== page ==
Posts tagged with: The Shriver Report

Blog author: ehilton
posted by on Thursday, January 23, 2014

The New York Times unwittingly highlights many of the points from the Acton Commentary, Maria Shriver’s Big, Big Government Rescue Plan For Women. In a piece entitled “Sarah’s Uncertain Path,” the Times takes a  look at poverty in America, focusing on a pregnant 15 year old girl.

Sarah’s family certainly has a rough go of it. And the Times would lead us to believe, just as the aforementioned Government Rescue Plan, that Sarah’s family and those like them are victims:

There is a myth in America: if you have a strong moral compass, work hard and make good choices, you will have equal opportunity. But after two years of listening to and documenting low-income families in rural America…we have witnessed a starkly unequal playing field.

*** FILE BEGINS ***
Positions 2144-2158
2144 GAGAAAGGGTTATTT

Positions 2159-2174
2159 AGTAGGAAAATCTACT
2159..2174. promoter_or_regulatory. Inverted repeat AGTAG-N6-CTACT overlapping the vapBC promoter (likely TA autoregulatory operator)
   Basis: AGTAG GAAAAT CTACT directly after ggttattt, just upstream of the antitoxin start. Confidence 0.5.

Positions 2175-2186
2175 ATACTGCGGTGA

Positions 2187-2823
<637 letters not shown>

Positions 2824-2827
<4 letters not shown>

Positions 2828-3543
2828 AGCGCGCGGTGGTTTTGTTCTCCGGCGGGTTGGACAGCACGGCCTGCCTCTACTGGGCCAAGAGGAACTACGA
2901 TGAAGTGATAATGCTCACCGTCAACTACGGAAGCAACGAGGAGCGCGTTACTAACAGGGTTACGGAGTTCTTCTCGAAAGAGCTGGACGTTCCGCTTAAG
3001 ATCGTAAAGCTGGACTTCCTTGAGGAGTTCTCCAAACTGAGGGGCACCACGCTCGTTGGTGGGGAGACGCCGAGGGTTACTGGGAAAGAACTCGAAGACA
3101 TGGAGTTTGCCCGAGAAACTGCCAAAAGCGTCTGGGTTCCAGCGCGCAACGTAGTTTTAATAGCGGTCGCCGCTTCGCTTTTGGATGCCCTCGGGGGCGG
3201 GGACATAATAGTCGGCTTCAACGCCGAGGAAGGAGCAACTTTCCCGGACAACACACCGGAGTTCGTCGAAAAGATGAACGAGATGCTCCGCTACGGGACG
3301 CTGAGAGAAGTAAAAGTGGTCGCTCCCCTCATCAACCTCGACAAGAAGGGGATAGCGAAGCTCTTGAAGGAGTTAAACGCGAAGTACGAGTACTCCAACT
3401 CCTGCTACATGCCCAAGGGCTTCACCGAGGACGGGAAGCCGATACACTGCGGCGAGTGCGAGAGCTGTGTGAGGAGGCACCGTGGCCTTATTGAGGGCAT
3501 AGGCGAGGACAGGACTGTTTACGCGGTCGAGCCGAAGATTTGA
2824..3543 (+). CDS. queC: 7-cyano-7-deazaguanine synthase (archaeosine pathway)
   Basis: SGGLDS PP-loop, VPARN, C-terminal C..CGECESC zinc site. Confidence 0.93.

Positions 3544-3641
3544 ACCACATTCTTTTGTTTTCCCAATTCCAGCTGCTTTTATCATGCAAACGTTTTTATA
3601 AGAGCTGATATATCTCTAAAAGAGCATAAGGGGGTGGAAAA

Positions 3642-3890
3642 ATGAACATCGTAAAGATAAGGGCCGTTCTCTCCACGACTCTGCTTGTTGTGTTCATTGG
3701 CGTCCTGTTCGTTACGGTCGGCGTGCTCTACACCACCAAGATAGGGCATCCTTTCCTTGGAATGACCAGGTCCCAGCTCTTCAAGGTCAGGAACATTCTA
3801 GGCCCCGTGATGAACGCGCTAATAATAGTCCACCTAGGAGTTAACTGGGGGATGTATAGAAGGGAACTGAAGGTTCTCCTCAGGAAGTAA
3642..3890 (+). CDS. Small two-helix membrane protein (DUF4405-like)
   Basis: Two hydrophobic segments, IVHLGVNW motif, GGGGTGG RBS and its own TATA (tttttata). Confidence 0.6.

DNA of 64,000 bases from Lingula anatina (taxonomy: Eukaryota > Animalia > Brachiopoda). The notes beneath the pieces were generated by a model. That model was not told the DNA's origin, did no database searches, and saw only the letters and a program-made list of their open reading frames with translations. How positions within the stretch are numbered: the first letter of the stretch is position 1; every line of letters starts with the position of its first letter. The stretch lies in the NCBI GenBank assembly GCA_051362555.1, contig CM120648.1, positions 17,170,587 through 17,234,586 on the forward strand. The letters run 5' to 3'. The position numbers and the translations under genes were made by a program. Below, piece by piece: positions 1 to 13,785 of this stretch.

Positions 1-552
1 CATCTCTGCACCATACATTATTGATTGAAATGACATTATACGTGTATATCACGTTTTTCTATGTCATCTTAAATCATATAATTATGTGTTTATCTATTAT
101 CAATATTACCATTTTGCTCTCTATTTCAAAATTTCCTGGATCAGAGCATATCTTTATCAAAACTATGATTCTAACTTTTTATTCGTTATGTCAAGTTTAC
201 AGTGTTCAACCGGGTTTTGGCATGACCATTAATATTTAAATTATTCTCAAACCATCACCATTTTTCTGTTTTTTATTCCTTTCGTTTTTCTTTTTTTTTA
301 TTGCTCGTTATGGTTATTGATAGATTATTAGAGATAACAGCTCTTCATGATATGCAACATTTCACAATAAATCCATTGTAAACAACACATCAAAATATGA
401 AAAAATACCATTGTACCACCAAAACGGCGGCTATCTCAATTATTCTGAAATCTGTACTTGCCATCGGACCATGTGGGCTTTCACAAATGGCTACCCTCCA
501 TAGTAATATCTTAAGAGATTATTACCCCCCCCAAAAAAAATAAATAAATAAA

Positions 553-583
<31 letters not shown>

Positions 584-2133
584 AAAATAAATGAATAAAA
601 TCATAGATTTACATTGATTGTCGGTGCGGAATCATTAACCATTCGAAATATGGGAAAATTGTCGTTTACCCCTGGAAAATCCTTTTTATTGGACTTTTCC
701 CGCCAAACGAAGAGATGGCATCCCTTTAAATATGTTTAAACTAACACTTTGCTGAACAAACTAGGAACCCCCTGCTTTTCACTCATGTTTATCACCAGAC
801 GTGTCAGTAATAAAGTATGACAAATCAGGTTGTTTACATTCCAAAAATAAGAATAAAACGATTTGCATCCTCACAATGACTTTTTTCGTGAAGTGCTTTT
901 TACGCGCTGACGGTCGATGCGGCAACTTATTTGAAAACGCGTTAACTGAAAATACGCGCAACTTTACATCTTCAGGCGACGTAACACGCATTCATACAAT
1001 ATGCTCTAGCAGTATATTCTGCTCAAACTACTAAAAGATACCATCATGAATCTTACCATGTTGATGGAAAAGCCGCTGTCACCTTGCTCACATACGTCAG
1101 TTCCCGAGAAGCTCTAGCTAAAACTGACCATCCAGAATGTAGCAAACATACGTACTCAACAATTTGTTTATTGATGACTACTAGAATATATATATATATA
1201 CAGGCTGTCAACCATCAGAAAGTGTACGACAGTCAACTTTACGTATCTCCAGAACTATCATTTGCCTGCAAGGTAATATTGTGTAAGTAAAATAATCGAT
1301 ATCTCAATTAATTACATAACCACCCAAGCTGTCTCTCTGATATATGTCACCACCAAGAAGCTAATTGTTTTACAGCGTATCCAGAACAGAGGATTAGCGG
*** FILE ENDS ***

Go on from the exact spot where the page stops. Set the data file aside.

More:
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mother and daughterIs America inherently unfair to females? Do we need to expand government programs and invest in new ones in order to get women out of poverty and keep them above the poverty line?

Carrie Lukas, the managing director at the Independent Women’s Forum, believes the answer is a resounding, “No!” Lukas replies to the recent Shriver Report: A Woman’s Nation Pushes Back From the Brink. There are a lot of negative issues with this report, but Lukas says the primary one is selling “American women on the progressive political agenda.” The overall message of the report: “women are under siege in America, and only bigger government can save them.”

Lukas notes the flaws in The Shriver Report:

There is no recognition that a higher minimum wage and more generous mandatory paid leave programs can destroy job opportunities for women, particularly women seeking flexible work arrangements. There is no discussion of how the war on poverty itself, by encouraging the breakdown of the family, has contributed to many women’s current predicaments. There is no consideration of how existing government regulations, from our regulations on energy, to food, to health care, drive up the cost of everything American families must buy and discourage job creation, robbing people – particularly those “on the brink” with the fewest skills – of desperately needed employment opportunities.

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